Eugen Brikcius

* 1942

  • “Then I set up beers at Kampa. This was already interesting since the police intervened. This was in 1967, there was no Prague Spring in sight and no signs that it would arrive. The situation was getting better but it was still a totalitarian regime with everything that it takes. I ignored it. I did not want any confrontation. It was at Kampa, there were not many people. I invited people. My premise was that when beer was distributed in a pub, there was a level of beers. Political noise was made by those who drank the beer. And when you think them away, you have only a level of beers that can be transported anywhere, to a crossroads or to a park. The beers stood there, it was raining so they stood in puddles. They reflected. It has several levels to it. The police came. They did not arrest anybody then. They just took down names and dissolved the event. Banned it.”

  • “I used to visit gardens beneath the Prague Castle. They are a wonder of the world, terraces, now they have cultivated them and there is an entrance fee. It occurred to me that some old ritual be reconstructed there. What would that be? Something of a more general nature. An homage to a god. A goddess, that is. I made her a goddess. I would have done it even had I not been desperately in love, as I saw this as a kind of art challenge. When I was thinking about what to pay homage with, a round loaf of bread revealed itself to me. So she sat on a baroque arch, we walked the stairs and put the mythical pyramid at her feet. The the police arrived, arrested everybody and confiscated the bread.”

  • “We met in the morning, it was called V hotýlku [In a hotel]. There we talked. Me, Daníček, Kořán and Magor. He was the fernet king, Jarda Kořán, so we drank fernet. We always quarrelled about something, it concerned art and things like that. This time we didn’t quarrel but agreed on everything. We drank to it that we agreed. There was a process of continuous agreement. They called the police and the police took us away. There was a police headquarters Na Slupi. Jarda and Ivan told them that we were to leave the very same day to East Germany, where there was an international conference of the Youth Union. The head of the delegation was a guy named Varholík. We claimed that we were going with him as a support. We told them this and they indeed let us go.”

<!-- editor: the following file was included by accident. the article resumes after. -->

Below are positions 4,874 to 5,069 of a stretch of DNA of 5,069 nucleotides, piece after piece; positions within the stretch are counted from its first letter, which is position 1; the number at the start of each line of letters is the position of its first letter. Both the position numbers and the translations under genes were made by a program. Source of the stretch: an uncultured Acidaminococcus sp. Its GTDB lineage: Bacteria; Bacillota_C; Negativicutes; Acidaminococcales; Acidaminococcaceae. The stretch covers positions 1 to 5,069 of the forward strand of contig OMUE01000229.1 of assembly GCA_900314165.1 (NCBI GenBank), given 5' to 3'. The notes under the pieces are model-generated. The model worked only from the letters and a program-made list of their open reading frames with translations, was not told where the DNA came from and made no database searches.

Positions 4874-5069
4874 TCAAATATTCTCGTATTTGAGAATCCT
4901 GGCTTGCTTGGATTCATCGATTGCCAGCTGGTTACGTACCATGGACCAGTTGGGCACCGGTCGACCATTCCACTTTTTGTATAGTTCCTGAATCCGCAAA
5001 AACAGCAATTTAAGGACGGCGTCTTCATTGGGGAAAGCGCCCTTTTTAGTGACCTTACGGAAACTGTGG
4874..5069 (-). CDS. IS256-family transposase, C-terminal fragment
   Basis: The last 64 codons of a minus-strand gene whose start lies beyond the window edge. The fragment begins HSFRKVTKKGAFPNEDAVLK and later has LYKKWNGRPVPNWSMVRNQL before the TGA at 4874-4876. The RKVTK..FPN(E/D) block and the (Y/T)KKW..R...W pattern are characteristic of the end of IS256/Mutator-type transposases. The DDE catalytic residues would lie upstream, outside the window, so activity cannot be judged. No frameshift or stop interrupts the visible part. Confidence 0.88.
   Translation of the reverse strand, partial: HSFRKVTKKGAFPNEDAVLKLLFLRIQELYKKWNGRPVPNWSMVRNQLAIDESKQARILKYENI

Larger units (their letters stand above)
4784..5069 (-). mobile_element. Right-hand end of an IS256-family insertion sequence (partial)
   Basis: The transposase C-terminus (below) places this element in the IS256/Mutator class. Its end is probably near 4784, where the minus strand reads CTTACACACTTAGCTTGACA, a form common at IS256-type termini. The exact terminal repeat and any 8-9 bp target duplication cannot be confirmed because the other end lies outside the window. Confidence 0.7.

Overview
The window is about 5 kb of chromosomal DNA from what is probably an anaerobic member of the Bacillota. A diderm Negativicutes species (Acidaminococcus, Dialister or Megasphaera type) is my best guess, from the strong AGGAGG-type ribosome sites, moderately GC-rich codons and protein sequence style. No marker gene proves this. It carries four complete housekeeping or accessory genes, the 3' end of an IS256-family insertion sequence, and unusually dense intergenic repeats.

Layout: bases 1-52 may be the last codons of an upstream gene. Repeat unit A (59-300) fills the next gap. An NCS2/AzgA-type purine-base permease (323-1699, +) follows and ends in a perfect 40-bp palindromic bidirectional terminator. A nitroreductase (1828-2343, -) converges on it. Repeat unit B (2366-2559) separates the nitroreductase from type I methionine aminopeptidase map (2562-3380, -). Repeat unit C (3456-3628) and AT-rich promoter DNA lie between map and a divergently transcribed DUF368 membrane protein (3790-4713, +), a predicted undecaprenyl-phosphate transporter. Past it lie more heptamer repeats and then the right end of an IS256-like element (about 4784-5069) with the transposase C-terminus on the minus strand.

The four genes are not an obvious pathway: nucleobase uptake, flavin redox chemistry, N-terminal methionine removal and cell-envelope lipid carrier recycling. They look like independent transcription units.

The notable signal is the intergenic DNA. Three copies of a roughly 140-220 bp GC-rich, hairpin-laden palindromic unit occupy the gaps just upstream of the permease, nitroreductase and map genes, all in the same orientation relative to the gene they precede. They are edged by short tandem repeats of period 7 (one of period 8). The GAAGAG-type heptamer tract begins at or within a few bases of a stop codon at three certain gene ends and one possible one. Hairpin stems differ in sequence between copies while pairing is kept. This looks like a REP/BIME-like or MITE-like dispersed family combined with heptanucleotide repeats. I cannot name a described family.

• Celé nahrávky
  • 1

    Praha, 20.09.2016

    délka: 01:57:35
    nahrávka pořízena v rámci projektu Fates of Artists in Communist Czechoslovakia
  • 2

    Praha, 12.10.2016

    délka: 01:41:31
    nahrávka pořízena v rámci projektu Fates of Artists in Communist Czechoslovakia
Celé nahrávky jsou k dispozici pouze pro přihlášené uživatele.

I lived all my life as a free man in an illiberal world

Eugen Brikcius, 2016
Eugen Brikcius, 2016
zdroj: autoři natáčení

Eugen Brikcius was born in Prague on August 30, 1942. Having graduated of grammar school he was not accepted to university due to a poor cadre assessment. He studied in private philosophy, languages, wrote poetry and took an interest in culture developments. In the late 1960s he started organising happenings in Prague. He organised, for once, a procession of people of whom each person bore a loaf of bread. The State Police perceived his activity as provocation and subversion and sought ways to prevent him from pursuing them. In 1967 he was taken to court over a happening but was freed as the experts appointed by the court defined his event as a piece of art. In 1973 he was sentenced for eight months for singing songs, while drunk, which the court took to be denigration of the Soviet Union, a criminal act under socialism. He worked in the Václav Špála gallery and then on several positions as a labourer. He also made his living as a translator. He was one of the first signatories of Charter 77. A constant pressure from the State Police made him emigrate to Austria in 1980, where he worked in an organisation helping emigrants. He studied philosophy at a university in London. He is an author of many poems, essays and works of art, he has published in several languages, including Latin. Since 1989 he has lived in Czech Republic and Austria.